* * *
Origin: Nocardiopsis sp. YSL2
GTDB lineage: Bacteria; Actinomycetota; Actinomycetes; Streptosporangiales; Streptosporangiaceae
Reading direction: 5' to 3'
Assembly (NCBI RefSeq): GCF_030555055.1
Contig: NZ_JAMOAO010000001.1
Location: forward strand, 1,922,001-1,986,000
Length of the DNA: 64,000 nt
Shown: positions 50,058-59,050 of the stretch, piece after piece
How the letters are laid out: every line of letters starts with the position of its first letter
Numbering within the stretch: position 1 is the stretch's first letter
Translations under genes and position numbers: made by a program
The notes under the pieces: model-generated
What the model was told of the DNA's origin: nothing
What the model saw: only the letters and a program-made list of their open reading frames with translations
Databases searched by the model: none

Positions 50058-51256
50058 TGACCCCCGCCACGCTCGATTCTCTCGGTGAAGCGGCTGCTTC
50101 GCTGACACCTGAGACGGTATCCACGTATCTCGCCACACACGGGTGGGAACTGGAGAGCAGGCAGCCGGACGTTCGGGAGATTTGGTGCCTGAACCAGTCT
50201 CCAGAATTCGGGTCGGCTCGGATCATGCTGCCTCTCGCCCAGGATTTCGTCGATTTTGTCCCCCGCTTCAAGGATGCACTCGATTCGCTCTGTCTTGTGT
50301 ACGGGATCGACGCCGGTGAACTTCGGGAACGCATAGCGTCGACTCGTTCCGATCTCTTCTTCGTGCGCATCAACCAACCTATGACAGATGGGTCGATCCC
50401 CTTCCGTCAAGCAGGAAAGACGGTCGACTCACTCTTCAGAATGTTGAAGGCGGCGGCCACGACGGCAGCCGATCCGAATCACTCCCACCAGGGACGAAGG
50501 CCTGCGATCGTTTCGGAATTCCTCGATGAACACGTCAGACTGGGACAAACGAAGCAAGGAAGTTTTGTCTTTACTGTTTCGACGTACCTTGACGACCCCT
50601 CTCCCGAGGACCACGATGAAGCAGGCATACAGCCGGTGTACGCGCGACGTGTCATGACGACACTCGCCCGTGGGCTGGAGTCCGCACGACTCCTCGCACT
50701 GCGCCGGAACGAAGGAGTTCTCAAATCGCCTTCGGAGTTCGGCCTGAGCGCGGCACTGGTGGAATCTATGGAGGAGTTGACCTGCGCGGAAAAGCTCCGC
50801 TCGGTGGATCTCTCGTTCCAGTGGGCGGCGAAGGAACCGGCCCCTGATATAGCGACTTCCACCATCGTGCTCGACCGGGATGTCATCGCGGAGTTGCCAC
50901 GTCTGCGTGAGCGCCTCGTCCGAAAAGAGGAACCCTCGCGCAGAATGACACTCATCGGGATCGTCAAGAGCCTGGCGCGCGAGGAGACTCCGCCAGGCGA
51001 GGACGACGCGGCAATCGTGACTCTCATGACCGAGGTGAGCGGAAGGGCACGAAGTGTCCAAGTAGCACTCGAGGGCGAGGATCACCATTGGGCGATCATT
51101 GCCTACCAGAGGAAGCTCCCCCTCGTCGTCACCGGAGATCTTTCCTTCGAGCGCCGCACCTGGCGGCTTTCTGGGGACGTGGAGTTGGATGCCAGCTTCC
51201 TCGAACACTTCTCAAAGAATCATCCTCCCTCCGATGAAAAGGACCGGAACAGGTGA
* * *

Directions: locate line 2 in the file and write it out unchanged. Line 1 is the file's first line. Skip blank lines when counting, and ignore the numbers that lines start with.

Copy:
GTDB lineage: Bacteria; Actinomycetota; Actinomycetes; Streptosporangiales; Streptosporangiaceae